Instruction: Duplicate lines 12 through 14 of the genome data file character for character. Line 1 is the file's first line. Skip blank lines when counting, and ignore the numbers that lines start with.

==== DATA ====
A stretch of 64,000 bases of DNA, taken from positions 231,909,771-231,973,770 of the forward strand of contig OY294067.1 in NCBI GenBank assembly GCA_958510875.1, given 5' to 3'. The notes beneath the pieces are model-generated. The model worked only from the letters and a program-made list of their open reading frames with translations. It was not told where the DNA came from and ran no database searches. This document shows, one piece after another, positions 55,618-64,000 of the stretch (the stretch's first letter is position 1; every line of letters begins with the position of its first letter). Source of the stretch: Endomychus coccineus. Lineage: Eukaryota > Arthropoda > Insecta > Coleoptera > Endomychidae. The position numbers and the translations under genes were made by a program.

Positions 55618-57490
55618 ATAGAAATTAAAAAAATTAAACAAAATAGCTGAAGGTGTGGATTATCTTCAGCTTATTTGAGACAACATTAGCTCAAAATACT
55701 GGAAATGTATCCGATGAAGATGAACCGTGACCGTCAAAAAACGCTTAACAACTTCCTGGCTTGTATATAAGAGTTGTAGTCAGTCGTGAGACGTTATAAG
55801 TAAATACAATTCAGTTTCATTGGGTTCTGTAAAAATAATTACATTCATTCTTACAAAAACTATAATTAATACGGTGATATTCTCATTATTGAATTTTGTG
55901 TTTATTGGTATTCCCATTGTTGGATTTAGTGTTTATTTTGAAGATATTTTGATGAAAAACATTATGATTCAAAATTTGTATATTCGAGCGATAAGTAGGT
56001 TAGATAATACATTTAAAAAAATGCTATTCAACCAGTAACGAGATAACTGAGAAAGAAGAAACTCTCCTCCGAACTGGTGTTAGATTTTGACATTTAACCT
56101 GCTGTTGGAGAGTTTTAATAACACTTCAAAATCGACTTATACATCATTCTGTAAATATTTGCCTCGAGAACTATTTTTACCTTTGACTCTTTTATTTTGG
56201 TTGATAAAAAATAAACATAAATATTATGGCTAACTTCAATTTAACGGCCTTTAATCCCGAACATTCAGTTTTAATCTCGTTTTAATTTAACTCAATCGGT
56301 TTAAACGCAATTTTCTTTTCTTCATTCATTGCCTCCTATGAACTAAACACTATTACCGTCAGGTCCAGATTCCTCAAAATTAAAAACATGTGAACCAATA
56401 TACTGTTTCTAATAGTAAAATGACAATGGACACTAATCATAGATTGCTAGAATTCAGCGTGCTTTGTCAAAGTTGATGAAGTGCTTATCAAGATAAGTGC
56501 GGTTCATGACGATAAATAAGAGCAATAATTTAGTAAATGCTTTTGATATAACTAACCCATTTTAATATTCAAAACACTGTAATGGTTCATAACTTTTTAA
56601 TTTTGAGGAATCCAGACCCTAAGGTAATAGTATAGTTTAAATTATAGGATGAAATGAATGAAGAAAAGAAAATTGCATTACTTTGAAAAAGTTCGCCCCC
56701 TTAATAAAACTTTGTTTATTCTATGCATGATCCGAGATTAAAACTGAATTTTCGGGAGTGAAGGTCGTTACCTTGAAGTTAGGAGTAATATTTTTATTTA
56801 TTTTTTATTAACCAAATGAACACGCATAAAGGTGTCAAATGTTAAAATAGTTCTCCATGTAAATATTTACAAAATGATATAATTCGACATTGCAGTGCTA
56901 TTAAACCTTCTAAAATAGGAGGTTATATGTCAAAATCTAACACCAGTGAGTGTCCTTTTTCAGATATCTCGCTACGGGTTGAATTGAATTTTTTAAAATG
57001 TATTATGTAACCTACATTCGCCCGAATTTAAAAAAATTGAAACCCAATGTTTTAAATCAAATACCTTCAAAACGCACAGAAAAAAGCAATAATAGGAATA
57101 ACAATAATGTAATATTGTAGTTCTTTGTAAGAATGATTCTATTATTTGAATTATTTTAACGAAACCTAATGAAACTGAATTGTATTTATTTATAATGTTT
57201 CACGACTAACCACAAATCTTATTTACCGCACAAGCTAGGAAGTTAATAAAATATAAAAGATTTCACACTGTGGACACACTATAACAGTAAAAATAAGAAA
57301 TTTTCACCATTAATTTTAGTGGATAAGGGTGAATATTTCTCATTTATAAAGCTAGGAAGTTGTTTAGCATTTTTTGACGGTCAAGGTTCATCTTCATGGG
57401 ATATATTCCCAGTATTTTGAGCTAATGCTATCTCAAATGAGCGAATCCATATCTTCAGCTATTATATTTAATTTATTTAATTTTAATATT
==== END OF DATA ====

56501 GGTTCATGACGATAAATAAGAGCAATAATTTAGTAAATGCTTTTGATATAACTAACCCATTTTAATATTCAAAACACTGTAATGGTTCATAACTTTTTAA
56601 TTTTGAGGAATCCAGACCCTAAGGTAATAGTATAGTTTAAATTATAGGATGAAATGAATGAAGAAAAGAAAATTGCATTACTTTGAAAAAGTTCGCCCCC
56701 TTAATAAAACTTTGTTTATTCTATGCATGATCCGAGATTAAAACTGAATTTTCGGGAGTGAAGGTCGTTACCTTGAAGTTAGGAGTAATATTTTTATTTA